Print isn’t dead — at least not here.

With its economy booming and city staff on the phone with potential businesses almost daily, Moore city officials are combining new technology with a more traditional method to market their community.

A simple, fact-filled, printed booklet about the city and its people.

The results are impressive.

Released just this week, the 16-page Economic profile is the “best one yet,” says Deidre Ebrey, Moore’s director of economic development.

Ebrey, who’s overseen the production of all four of the city’s past profiles said this year’s document is special because of its ties to the community’s anniversary celebration and a new city-produced documentary.

“We started doing the profile because there was a good story to tell,” Ebrey said. “My staff and I continually watch our economic indicators and they show the city is booming, the economy is booming and our growth is dynamic. It just didn’t seem adequate to put that type of information in a folder.”

Instead, city staff developed a comprehensive brochure about the community with information about population, housing, quality of life, lifestyle, business climate, the labor market, retail growth, business development, business resources, schools and even the centennial celebration.

“It’s a very functional piece,” Ebrey said. “It helps sell our city.”

Based on a similar booklet produced by the city of Edmond, Moore’s profile gives the prospective business owner or potential home buyer an in-depth look at life in Moore.

“A document like this is necessary when you’re trying to sell the city,” Ebrey said. “Whether it’s to a person moving here, or a new business, there’s a piece of data here that a person is going to need.”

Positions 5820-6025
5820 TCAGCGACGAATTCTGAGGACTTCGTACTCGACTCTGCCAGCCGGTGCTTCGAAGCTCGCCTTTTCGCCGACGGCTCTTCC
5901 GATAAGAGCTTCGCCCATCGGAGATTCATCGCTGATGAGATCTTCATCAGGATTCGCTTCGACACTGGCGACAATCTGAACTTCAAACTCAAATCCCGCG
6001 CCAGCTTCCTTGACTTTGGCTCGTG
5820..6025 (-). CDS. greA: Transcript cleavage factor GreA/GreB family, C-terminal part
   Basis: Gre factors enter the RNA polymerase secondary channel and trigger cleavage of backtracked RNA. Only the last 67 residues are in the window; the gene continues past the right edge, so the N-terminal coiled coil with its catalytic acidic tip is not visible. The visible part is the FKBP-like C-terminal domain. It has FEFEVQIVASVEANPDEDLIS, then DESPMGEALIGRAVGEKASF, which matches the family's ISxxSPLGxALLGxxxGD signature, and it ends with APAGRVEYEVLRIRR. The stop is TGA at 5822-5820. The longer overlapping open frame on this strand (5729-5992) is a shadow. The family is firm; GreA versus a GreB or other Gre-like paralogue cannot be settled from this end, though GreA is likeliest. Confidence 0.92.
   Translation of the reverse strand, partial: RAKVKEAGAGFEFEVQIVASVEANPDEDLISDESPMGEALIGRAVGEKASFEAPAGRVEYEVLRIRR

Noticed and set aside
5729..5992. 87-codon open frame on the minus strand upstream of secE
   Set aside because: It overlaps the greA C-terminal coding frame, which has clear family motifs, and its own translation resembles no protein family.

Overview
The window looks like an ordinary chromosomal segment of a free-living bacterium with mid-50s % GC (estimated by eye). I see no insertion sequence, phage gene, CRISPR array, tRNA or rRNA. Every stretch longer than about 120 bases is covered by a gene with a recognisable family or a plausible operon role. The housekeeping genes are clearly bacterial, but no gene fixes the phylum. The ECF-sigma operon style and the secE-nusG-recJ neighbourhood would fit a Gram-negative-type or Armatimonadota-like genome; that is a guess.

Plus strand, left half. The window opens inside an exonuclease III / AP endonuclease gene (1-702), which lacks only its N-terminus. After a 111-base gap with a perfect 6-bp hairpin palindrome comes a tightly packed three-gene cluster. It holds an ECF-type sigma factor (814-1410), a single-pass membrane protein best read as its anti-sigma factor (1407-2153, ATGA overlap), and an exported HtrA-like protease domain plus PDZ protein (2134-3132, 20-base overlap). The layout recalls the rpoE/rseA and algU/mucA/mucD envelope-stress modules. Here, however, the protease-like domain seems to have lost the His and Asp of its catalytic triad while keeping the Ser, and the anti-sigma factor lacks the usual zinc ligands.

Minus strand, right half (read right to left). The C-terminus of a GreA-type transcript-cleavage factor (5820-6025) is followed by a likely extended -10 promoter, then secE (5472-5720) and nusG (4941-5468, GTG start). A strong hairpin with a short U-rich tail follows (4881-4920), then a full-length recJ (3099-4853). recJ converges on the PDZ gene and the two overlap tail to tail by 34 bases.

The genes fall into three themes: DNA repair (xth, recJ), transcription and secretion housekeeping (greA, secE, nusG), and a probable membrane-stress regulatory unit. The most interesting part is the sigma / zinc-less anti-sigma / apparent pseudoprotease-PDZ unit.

But homeowners and business owners aren’t the only ones requesting copies.

Moore’s schools are incorporating the booklet into their curriculum so students can learn more about the community.”

“I know many of our schools are using it” Ebrey said “And that’s wonderful. Plus, the real estate agents and homebuilders love it, too. They are using it to help sell homes.”

In fact, the booklet is proving so popular that Ebrey and Todd Jenson, an economic development specialist in her department, delivered hundreds of copies, themselves, last year.

“We drove around to every home on the Showcase of Homes and dropped off boxes of the profile last year,” she said. “The school district requested several hundred copies, as did the Chamber of Commerce; it’s very popular.”

Printed in full color on thick, glossy stock the booklet looks expensive.

It’s not.

“We printed about 5,000 copies for less than $1 per copy,” Ebrey said, “and that’s including the cost of the graphic design.”

Total cost for the project: $4,600.

But cost effectiveness isn’t the booklet’s only selling point.

The data and images are all Moore — there’s no canned information and every image reflects the town.

“Almost all information in here comes from city resources,” Jenson said. “We took advantage of information from numerous city departments, such as the police, county assessor, community development — it was truly a team effort.”

That effort also included the photography.

“That’s one thing I’m very proud of,” Ebrey said. “All the images are of Moore; so the booklet really represents our community.”

Persons wanting more information about the profile, or a copy of the profile itself, can download the electronic version at www.mooreed.com. Printed copies of the booklet are available at Moore City Hall, 301 N. Broadway, Ave.

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